Many people wouldn’t ordinarily interact with data first-hand, however the past year has seen most of us navigate graphs and statistics on a regular basis. Much of this data has related to a time of fear, anxiety and tragedy, however Stefan Sagmeister’s new body of work, Beautiful Numbers, uses data to paint a more uplifting picture of the world. “Well, in 1821, arguably only a single democracy existed, the United States. In 1921, there were already 18 democratic countries, following the first World War. In 2021 we now have 96 democratic countries. For the first time in human history more than half of the world population lives in a democracy. Not only are we not seeing the end of liberal democracy, we are living in the absolute golden age of liberal democracy. How is it possible, that a highly educated person could get the world he lives in so completely wrong? This seemed an interesting question to spend more time on.”
Rather than focus on the issues facing societies around the world, the body of work instead draws attention to the ways they have advanced. “Short term media like Twitter and hourly news create an impression of a world out of control, with democracy in peril, ubiquitous conflicts and an overall outlook of doom,” says Sagmeister. “But if we look at developments concerning the world from a long term perspective – the only sense-making way – almost any aspect concerning humanity seems to get better. Fewer people go hungry, fewer people die in wars and natural disasters, more people live in democracies – and live much longer lives – than ever before. Two hundred years ago, nine out of 10 people could neither read nor write, now it is just one out of 10.” For the exhibition, the designer translated 100 years’ worth of data pertaining to society and politics into simple graphs. These were then embedded in a range of new contexts, from hand-painted water glasses and 19th century paintings to lenticular prints and embroidered canvases.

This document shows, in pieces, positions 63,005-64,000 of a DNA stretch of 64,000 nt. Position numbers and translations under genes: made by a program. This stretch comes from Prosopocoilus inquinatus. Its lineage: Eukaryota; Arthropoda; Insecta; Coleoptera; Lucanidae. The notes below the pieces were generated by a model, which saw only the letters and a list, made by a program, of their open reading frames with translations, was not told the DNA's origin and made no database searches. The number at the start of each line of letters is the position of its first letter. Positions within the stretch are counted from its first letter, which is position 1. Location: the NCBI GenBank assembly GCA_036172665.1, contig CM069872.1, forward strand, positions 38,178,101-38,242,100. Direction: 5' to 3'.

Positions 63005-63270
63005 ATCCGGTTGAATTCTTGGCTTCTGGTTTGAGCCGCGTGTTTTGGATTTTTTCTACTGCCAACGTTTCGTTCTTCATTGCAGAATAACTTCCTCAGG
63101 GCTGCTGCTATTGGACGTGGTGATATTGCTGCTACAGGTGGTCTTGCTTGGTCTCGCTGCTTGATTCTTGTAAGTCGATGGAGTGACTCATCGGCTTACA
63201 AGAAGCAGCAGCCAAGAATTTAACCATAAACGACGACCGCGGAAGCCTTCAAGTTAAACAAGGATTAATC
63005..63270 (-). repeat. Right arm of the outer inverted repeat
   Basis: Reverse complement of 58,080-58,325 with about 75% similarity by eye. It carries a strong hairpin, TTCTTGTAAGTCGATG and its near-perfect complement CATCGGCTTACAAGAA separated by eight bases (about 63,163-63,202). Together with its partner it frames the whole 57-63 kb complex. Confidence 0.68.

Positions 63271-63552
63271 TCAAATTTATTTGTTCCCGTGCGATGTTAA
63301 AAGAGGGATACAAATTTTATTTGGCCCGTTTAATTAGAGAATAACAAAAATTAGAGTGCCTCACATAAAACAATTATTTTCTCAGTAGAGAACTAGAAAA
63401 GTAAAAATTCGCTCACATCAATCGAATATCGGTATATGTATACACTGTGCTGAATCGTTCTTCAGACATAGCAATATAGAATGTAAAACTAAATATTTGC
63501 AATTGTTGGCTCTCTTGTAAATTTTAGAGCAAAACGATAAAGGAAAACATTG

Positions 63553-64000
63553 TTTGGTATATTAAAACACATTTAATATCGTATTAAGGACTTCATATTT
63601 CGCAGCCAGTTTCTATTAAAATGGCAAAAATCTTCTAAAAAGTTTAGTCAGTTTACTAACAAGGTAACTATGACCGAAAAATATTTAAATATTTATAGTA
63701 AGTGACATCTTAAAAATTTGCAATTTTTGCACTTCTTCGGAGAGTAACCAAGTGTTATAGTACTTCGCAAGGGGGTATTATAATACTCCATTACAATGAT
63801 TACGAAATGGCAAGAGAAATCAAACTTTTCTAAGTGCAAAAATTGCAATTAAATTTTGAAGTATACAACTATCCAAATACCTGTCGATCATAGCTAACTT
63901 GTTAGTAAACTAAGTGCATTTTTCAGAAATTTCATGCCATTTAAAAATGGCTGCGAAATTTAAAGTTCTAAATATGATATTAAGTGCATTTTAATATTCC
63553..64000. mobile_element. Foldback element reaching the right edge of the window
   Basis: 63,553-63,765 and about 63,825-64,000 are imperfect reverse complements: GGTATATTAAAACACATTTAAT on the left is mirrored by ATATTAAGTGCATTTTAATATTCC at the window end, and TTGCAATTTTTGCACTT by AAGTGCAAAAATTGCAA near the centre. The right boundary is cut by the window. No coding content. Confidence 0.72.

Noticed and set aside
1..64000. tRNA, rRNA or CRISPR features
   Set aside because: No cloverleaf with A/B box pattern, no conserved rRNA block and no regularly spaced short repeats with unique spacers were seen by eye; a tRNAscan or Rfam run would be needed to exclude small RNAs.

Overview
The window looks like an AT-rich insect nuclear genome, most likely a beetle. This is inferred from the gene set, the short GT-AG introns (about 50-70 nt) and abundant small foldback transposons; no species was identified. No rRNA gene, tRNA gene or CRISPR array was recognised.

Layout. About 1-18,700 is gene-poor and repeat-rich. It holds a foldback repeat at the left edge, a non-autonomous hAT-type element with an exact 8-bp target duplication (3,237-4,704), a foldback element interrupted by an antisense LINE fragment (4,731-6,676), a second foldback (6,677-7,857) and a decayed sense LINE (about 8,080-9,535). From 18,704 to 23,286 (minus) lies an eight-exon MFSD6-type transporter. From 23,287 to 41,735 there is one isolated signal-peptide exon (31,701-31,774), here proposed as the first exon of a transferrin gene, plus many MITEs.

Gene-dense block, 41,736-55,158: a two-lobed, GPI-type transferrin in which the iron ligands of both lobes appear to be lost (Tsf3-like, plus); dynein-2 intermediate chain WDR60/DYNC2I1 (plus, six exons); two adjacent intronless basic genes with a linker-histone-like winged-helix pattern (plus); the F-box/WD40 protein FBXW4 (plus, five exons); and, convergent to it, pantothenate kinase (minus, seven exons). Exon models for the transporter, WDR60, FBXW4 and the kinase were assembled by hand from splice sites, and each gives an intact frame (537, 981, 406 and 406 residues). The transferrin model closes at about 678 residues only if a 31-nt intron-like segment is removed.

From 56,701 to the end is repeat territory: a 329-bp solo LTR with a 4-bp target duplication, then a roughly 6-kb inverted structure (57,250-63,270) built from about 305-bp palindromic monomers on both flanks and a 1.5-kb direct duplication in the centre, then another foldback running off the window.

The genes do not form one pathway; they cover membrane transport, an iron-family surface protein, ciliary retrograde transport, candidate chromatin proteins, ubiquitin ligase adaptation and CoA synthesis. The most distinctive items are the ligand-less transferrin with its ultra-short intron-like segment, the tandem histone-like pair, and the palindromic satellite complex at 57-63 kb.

The idea behind the project arose after Sagmeister found himself discussing politics with a lawyer. “He told me that what we are now experiencing in Hungary, Poland and Turkey, but also in Brazil and the US, is really the end of liberal democracy,” he explains. “So after dinner I looked it up! When did modern democracy start? How did it do over the past two centuries? Where are we now?
Sagmeister sees Beautiful Numbers as a continuation of his design practice: “I look at a very large subject, and see how I can make this communicate-able. It is shown in an art gallery because I would like people to see the pieces, buy them and hang them above their sofas. I’d judge the project a failure if nobody does that.”
Beautiful Numbers by Stefan Sagmeister is on display at Thomas Erben Gallery in New York until May 15; thomaserben.com